Gum diseases range from simple gingivitis to severe infections that cause inflammation and decay of the bone surrounding the tooth root (periodontitis). The gums swell, bleed and recede resulting in the tooth lengthening, your teeth may shift or become lose and you may lose your tooth.
What are the causes of gum diseases?
One of the most common causes of gum diseases is deposits known as microbial dental plaque that accumulate on and between the tooth surface. Plaque that is the same color as the teeth is not visible to the eye, but it can be easily cleaned by brushing teeth and using dental floss as it is soft. If the plaque is not cleaned, harmful substances cause tartar, gum disease and tooth decay over time.
Dentists clean the tartar with the help of special tools. It is very important that you continue to clean your teeth regularly with dental floss and a toothbrush after treatment.
If your gingival recession has progressed, cavities may have occurred due to melting of the alveolar bone, and peridontal operations may be required under local anesthesia to treat bone resorption. In these operations, bio-materials such as membrane and bone graft are used by targeting the regeneration of lost tissues. Check-ups are required once every 3-6 months after the operations.
What are gum diseases?
Gum diseases are serious oral health problems that can be observed at any age and because they are usually painless they can go unnoticed until the final stage. Gum diseases are infectious diseases that affect not the tooth itself, but the tissues surrounding and supporting it. Even if you have no tooth decay, you may even lose your healthy teeth due to gum diseases.
It is the most common type of gum disease. It is caused by microbial dental plaque. Tooth supporting tissues are the fibers that connect the gum, tooth root, jaw bone and the tooth root to the jaw bone and this structure is called “periodontium”. The situations in which the infection affects only the gums are called “gingivitis”. Symptoms of gingivitis are red, swollen, shiny, soft and easy-bleeding gums. Bleeding and bad breath are the most important symptoms. There is no or very little pain in the first period. Therefore, it takes longer to notice. Gingivitis can be treated with the right oral care.
Periodontitis, one of the most common gum problems, affects the root of the tooth, jawbone and the fibers that connect the tooth root to the jaw bone, along with the gum. Since it progresses very slowly, its symptoms are noticed later. Symptoms of periodontitis are bleeding gums, red/bluish-purplish discoloration, gum recession, gum growth, tooth shifting, seperating, lengthening, becoming lose, abscess formation, tenderness and bad breath. Pain is usually accompanied by abscess formation. Infection, loss of the ability to chew and a diseased infrastructure that cannot handle the prosthesis that is going to be built and cannot provide enough support is observed. Diseases affecting the systemic and immune system such as diabetes increase the severity of gingivitis.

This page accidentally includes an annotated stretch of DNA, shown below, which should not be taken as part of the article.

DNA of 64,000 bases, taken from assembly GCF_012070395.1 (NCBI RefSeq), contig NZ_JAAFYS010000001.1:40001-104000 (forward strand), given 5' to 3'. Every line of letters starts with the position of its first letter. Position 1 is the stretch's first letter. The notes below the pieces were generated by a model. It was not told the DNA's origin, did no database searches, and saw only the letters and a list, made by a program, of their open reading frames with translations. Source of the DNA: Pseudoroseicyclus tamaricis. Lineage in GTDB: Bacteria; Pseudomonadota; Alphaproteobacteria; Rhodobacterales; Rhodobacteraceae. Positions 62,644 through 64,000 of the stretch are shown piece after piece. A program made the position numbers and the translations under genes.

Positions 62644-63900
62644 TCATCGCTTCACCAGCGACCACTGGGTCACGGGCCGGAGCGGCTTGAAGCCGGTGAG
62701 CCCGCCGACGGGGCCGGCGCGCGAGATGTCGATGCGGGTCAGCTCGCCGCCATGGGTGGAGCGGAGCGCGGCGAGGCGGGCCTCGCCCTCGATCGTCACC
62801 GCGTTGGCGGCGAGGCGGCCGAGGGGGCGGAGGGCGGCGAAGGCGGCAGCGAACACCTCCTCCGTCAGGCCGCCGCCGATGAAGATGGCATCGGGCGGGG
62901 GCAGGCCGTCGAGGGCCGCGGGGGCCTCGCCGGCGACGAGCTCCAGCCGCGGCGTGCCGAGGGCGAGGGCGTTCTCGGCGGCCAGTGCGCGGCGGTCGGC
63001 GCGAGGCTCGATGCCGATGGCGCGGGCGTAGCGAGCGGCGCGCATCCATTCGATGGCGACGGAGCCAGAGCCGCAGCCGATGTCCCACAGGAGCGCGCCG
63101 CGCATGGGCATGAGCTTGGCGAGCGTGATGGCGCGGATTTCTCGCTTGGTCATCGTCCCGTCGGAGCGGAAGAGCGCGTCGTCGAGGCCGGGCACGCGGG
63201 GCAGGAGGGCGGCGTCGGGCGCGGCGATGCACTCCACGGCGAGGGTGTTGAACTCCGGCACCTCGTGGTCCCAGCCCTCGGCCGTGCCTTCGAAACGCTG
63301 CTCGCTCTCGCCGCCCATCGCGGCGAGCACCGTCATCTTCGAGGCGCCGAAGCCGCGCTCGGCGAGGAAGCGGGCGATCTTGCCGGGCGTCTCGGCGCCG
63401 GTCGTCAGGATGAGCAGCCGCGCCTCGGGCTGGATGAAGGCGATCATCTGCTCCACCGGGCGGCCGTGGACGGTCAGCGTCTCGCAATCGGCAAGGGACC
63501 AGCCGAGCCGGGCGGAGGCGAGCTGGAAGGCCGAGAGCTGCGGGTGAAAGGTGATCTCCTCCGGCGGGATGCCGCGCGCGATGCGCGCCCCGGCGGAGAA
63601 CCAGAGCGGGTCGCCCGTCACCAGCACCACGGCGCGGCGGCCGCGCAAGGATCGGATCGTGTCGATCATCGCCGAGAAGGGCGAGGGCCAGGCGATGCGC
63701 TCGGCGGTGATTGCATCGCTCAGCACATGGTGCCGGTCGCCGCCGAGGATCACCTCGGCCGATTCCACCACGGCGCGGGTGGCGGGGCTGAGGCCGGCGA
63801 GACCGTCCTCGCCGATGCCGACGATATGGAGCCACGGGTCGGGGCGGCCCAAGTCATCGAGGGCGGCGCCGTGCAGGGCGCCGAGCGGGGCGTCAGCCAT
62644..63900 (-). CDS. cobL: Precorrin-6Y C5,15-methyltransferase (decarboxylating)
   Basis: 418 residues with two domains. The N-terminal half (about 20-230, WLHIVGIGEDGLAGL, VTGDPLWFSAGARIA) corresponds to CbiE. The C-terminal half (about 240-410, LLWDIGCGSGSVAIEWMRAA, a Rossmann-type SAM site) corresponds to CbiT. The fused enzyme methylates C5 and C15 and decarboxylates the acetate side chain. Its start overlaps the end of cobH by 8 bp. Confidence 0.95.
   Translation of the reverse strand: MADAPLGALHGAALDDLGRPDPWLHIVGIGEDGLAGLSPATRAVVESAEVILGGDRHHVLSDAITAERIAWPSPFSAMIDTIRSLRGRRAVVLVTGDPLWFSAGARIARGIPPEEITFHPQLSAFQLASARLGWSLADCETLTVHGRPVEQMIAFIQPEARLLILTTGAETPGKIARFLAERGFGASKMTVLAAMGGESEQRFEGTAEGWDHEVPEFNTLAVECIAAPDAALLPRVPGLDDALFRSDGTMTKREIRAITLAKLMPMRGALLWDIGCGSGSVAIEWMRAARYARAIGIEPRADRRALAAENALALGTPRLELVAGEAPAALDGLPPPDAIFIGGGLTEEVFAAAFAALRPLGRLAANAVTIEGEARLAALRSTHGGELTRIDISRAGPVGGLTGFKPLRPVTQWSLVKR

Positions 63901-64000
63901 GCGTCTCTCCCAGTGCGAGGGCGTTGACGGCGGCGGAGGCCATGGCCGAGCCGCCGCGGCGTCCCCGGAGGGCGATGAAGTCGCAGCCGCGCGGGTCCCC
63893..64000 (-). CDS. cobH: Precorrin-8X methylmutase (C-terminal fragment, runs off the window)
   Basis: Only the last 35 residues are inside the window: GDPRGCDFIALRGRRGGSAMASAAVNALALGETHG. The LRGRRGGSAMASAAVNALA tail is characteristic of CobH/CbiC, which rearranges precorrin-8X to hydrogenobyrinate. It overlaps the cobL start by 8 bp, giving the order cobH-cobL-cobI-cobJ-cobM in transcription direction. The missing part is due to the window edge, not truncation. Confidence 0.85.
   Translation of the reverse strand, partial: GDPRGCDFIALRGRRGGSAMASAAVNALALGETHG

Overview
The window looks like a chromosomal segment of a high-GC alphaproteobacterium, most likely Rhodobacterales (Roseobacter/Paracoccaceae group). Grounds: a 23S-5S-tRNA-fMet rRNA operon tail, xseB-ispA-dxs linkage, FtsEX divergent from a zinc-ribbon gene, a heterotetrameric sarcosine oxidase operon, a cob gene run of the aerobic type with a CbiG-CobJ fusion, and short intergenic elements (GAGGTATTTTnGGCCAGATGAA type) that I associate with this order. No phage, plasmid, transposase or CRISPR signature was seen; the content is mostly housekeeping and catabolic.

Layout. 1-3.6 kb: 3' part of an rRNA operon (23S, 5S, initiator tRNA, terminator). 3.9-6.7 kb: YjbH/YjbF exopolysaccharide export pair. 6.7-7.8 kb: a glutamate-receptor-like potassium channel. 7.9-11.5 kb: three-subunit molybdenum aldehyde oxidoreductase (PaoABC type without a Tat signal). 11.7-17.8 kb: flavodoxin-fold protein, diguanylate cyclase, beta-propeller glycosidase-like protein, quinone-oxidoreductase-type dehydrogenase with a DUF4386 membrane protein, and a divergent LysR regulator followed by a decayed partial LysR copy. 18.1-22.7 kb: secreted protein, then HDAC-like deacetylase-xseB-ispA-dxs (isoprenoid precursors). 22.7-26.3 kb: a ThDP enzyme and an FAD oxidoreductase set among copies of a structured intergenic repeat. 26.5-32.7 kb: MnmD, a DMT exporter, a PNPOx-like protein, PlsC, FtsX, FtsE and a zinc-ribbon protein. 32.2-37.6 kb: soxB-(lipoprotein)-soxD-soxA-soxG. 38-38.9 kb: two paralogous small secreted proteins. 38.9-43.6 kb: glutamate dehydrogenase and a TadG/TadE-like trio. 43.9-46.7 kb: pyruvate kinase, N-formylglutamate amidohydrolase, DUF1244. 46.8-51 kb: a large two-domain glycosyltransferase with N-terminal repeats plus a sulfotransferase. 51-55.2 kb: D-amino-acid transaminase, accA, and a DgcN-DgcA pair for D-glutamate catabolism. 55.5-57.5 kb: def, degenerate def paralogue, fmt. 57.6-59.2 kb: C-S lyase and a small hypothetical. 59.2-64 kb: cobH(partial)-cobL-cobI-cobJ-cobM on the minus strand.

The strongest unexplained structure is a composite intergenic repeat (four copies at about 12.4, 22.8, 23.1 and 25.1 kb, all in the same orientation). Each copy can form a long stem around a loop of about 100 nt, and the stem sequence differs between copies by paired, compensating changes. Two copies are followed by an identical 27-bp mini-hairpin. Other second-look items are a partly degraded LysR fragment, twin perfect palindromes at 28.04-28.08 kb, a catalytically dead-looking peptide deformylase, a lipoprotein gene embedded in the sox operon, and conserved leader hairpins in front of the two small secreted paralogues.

These diseases are the advanced state of periodontitis. These cause bone melting as well as the loss of healthy teeth by receding from the top level that fills the space between the teeth if not treated. These diseases are more common in those who have oral hygiene problems, experience stress and have HIV. They cause severe pain.
Gum abscess and periodontal abscess
Foreign substances sticking into the gum can cause abscess in the gum. Gum abscess causes red gums, swelling, bleeding, and sensitivity. Periodontal abscesses form in untreated cases with advanced bone melting.
Symptoms of gum diseases:
- Red and sensitive gums
- Bad breath
- Bleeding gums during brushing or sudden bleeding
- Receding gums
- Gums that separate from the teeth easily
- Inflammatory discharge between the teeth and gums
- Healthy but lose teeth and teeth that shift away from each other
- A change in the connection between the upper and lower teeth when biting
What are the treatments for gum diseases?
If gum diseases are diagnosed at an early stage, they can be treated by cleaning tartar and providing the necessary oral care. If not treated early, surgical intervention may be required.